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Thursday, December 13, 2012

10 Arrested in Breakup of Botnet Crime Ring

10 Arrested in Theft of Web Data

International authorities, with some help from Facebook, have arrested 10 people accused of operating a network of infected computers that stole personal information from millions of victims.

The Justice Department said Tuesday night that the F.B.I. and international agencies were helped in their investigations by Facebook, whose users were among those targeted by the malware, or malicious software, over the last several years.

The agencies arrested people from Bosnia and Herzegovina, Britain, Croatia, Macedonia, New Zealand, Peru and the United States, the F.B.I. said.

The suspects used a chain of infected computers to form what was known as the Butterfly botnet, which spread a piece of malicious software called Yahos, officials said. Versions of the software have long been trafficked among criminals who spread it over social networks and by other means, compromising the security of infected PCs and letting criminals steal personal data, including credit card numbers.

In a statement, the Justice Department said variants of this kind of software had infected about 11 million computers and caused more than $850 million in losses. A Justice Department official said those figures referred to the cumulative damage from the long-running problem, not a measure of the damage done by the people who were arrested.

Mark Hammell, Facebook's Internet threat researcher, said the company had begun investigating suspicious behavior on its service two years ago. The malware had hijacked some users' accounts and posted links on their friends' Facebook pages. A person who clicked on those links could download the software and infect his computer.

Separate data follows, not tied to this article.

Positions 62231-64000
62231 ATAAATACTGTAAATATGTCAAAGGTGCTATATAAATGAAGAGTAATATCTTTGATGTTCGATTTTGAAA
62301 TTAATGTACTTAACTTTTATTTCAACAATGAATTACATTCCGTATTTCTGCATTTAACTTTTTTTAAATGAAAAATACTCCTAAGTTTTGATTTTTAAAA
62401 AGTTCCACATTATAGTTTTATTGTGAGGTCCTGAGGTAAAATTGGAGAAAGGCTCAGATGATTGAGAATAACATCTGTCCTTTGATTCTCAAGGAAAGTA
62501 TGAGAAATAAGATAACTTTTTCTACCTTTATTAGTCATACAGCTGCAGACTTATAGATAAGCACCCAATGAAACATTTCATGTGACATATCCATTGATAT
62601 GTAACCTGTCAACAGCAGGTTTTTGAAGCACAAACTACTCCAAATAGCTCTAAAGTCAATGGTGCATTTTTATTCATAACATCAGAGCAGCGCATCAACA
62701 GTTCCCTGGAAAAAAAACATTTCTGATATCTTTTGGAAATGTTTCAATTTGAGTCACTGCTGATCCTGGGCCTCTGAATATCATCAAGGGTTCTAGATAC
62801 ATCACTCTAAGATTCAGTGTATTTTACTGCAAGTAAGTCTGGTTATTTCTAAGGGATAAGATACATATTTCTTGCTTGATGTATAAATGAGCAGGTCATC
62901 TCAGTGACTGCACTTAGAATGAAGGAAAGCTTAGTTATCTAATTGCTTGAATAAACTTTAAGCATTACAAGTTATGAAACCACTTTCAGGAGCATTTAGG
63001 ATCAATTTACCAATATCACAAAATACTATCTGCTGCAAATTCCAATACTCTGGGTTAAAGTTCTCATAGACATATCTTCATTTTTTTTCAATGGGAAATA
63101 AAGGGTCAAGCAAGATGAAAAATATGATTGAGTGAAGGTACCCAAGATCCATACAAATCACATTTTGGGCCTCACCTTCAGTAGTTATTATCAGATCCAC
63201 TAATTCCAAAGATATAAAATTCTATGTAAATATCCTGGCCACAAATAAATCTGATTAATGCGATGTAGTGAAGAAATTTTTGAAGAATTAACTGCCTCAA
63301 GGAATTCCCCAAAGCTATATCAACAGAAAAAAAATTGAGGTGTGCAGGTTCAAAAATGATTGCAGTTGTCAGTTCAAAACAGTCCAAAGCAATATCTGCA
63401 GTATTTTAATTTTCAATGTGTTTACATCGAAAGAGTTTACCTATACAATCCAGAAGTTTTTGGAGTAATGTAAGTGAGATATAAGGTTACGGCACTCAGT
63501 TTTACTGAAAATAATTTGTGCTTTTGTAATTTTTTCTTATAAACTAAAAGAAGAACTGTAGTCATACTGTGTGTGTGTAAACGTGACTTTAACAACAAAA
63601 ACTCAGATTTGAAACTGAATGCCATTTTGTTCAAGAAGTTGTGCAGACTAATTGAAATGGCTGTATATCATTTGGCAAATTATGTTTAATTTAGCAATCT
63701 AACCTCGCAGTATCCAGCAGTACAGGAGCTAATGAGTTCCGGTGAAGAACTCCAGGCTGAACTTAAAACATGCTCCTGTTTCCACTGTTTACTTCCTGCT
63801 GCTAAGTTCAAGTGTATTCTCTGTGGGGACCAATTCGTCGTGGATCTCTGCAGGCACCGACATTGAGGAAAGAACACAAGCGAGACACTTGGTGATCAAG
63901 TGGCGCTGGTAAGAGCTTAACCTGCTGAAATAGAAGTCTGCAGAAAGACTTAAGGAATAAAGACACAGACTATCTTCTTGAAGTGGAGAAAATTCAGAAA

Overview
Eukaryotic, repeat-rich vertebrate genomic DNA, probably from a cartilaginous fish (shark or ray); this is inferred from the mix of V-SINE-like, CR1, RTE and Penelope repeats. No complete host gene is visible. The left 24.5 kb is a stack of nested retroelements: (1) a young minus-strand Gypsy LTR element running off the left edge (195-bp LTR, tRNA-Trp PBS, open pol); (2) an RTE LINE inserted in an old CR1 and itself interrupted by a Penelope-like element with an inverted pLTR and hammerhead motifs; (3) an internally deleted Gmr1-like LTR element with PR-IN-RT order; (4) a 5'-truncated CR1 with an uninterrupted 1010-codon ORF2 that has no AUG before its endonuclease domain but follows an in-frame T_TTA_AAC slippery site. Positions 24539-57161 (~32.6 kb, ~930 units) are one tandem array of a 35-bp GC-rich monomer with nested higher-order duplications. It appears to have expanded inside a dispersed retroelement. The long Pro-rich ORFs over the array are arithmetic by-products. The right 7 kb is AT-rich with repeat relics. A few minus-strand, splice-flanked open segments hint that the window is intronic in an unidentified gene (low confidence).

Facebook's researchers reverse-engineered the software to understand how it worked, and eventually traced some of its activities to computer servers controlled by the suspects. That helped Facebook determine the identities of some of the people involved in the crime ring, Mr. Hammell said.

“We realized we didn't have the ability to stop it completely, and at that point, we decided the best response was to escalate this to law enforcement,” he said in an interview. Two of the people who were arrested were the original authors of the malware, he noted. Facebook said its users made up only a small percentage of those who were infected.

Security firms and social networks are generally on the lookout for this particular form of malware, and software to detect and eliminate it has been available for years. The Justice Department urged computer users to take common-sense measures, like antivirus scanning, to guard against the risk of infections, and said people who suspect they have been victimized should file a complaint with the F.B.I.'s Internet crime complaint center at ic3.gov.

Facebook said users who were concerned about being infected could check their computers at on.fb.me/infectedMSE. The malware does not infect Apple computers, Facebook said.

Manos Antonakakis, director of academic research at Damballa, a company that specializes in fighting botnets, said the size of the Butterfly botnet was significant. It was more than double the size of the last major botnet that authorities took down last November, one that used a piece of malware called DNSChanger that had infected an estimated four million computers.

“This is a major achievement for law enforcement,” he said, “and we look forward to many things like this, so we can effectively tackle emerging botnets out there.”

But Dr. Antonakakis said the estimate of 11 million infected machines was probably high, because a computer could be counted as a new device each time it connected to a different network, like the Wi-Fi at a Starbucks or a home router.

The $850 million figure may also be high given that credit card companies typically wipe out fraudulent charges.

Peter G. Neumann, principal scientist at SRI International, an engineering research laboratory, was less excited about the arrests. He said that defeating this particular botnet did not solve the fundamental problem of computer security being too weak. Anybody could easily take the same software and create the botnet again, he said.

“You're solving a problem that wouldn't exist if the systems were designed properly,” he said.

A version of this article appeared in print on December 13, 2012, on page B1 of the New York edition with the headline: 10 Arrested In Theft Of Web Data.